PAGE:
Let me tell you about someone I met at Taipei airport just on our Lunar new year trip this Feb. You may guess, an old friend, a colleague, a family member?
Nope. A rabbit.
Yes, you hear me well. I met a rabbit, his picture below:
I know, some may say it is too weird or devil, some are terrifying or annoying seeing this, and some freak out. It is not an easy statue, but I love it.
Nhyh-Jen Ni Ni, the artist of this piece of art, uses waste paper as the material of her sculptures, and reshapes it into rabbit-themed creations. Her works are reflections of all of us, who believe they can bravely break through the challenges and frustrations. The name of this statue is “Glamorous steps toward light”.
A narrative of this piece is:
“What’s the biggest fear in life?
Perhaps, it’s not the flaws we tried to improve nor the uncertainty in the dark. It’s the fear of meeting the brighter and stronger self that is beyond our imagination.
Often, we draw a line that prevents us from trying.
Often, we are accustomed to the comfort zone we are at.
However, who is the one set the trap for you and me?
Perhaps, being imperfect is not our biggest fear, it’s the ignorance where we know nothing about our own value.
Staring at the reflection of your face on the window along with the setting sun view, can’t you tell we are all unique and shinny gemstones?
Going out and exploring might be the first step to find your true self?”
There is nothing more than those words you could find about the piece. It depends on what people perceive. For me, this art piece is very close to what I always tell people besides me, go out, do new things, take first step even it’s just a small one.
Make a list of new adventures, a list of 100 new adventures for better results. Write them down in your paper journal or app. Reflect what they brought to you and to your true self.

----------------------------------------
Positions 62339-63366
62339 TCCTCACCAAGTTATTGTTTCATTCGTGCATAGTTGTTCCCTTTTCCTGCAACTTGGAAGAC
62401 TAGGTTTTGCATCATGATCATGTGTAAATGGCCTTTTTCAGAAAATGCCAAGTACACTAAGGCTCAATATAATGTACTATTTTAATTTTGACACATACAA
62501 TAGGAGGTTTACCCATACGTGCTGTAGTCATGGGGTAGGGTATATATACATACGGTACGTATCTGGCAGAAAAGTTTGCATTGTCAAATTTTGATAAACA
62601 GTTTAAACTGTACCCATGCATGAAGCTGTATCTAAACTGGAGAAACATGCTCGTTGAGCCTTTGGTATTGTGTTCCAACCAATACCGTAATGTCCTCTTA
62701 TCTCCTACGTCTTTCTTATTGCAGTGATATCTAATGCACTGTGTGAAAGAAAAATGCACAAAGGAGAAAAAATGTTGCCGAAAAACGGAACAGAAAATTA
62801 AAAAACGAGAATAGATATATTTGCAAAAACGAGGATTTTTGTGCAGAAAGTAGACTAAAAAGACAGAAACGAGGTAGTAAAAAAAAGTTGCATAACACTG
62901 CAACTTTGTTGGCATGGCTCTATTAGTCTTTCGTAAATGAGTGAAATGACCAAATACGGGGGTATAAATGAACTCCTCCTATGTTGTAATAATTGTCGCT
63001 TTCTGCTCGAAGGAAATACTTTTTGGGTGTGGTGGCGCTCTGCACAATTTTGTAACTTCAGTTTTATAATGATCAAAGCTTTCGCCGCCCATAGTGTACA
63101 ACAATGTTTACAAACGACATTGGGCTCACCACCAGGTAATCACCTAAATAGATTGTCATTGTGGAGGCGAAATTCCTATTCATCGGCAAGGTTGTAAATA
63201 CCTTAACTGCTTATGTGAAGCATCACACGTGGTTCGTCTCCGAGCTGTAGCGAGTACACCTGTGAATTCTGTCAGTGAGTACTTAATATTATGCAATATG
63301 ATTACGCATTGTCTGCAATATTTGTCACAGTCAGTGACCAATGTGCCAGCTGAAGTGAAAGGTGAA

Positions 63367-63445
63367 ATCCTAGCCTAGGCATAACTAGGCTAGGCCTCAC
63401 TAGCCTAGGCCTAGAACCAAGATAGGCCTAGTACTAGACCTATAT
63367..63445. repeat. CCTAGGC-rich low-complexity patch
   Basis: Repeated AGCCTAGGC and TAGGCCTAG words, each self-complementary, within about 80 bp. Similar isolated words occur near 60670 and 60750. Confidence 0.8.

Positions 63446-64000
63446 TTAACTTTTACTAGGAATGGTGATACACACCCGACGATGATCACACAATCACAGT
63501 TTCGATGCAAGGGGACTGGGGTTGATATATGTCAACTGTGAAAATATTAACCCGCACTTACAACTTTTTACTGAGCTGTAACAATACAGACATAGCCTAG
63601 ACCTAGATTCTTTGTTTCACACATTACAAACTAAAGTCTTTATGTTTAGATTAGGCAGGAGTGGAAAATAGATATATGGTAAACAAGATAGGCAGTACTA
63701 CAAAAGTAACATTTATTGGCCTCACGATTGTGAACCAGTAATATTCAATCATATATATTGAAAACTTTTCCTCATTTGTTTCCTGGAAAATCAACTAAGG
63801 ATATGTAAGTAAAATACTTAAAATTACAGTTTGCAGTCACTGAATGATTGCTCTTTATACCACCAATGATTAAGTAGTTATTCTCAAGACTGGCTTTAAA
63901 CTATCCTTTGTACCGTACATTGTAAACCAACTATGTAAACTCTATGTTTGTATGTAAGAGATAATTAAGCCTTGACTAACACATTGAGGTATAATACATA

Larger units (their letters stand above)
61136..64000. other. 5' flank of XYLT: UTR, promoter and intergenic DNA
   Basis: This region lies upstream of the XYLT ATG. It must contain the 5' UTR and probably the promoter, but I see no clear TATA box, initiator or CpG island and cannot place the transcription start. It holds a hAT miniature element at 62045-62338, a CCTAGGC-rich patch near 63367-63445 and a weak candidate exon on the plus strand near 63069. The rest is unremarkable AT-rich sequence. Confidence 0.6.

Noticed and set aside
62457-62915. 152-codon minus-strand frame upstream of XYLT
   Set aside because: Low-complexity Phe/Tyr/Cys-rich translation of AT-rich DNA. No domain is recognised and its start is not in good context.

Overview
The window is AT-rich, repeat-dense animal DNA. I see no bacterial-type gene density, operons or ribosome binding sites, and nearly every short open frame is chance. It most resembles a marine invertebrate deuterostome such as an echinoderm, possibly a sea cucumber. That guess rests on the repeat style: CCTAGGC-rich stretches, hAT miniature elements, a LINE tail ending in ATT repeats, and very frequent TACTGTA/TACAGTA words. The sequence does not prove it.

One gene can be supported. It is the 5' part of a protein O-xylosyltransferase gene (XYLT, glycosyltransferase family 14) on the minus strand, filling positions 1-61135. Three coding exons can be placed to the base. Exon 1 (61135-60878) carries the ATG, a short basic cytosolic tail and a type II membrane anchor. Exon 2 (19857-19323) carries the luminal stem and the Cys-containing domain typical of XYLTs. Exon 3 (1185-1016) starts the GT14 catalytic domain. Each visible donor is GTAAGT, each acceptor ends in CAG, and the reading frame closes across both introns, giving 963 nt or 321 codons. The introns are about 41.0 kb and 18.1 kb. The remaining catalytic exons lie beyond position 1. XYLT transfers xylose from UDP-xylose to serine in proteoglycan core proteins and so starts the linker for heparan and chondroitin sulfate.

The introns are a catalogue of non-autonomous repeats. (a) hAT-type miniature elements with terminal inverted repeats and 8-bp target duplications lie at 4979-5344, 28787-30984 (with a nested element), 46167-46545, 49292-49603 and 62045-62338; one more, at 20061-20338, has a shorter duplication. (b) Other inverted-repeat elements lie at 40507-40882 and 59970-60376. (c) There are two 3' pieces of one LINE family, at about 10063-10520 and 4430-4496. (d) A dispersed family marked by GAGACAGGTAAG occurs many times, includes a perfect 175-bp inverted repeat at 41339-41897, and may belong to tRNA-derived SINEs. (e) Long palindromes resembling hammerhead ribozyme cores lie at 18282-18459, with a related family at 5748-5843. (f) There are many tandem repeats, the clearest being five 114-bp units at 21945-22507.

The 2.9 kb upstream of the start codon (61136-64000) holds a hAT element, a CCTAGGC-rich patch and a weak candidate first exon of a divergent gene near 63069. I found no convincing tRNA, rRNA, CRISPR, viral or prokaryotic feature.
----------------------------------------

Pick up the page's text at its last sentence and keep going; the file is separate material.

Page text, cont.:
Just as ancient Greek actors wore masks (personas) while performing, we wear the masks of our false selves to maintain the outer world images we have learned to show in our various social roles. Each of our false selves is expressed by behaving to maintain a particular image in the eyes of others. Our false selves are necessary social adaptations because we all have reasonable expectations of each other. Certainly, shopping goes better when store clerks act courteously, even though they are tired and eager to go home. We are well-advised to observe false self-etiquette in social situations.
That challenge is becoming increasingly imposing. The technological advances and changing lifestyles of the last century now expose us to many new social roles. One of the effects of this social overstimulation has been the generation of new roles for ever-expanding audiences, such as father, stepfather, son, stepson, brother, husband, ex-husband, student, teacher, friend, athlete, team-mate, patient, client, customer, seller, employee, boss, taxpayer, voter, expert, critic, performer, patron, parishioner, driver, passenger, contributor, writer, reader, victim, perpetrator, foster parent, foster child, adoptive parent, adoptive child, and so on. As you can see, each one of these roles brings out a different aspect of yourself.
Do the many roles you play contribute to stress in your life? Which role is your true self? Isn’t it likely that this is true if the motivation to play a role comes from the outer world rather than from your inner world?
When will you really sit down, reflect and comprehend?
If you find out a small light in that process of reflection, will it look like the rabbit? Will you not like it? Will you be terrified?
That maybe something the present you never have a clue. That may also be glamorous steps toward light. Share your rabbit with us.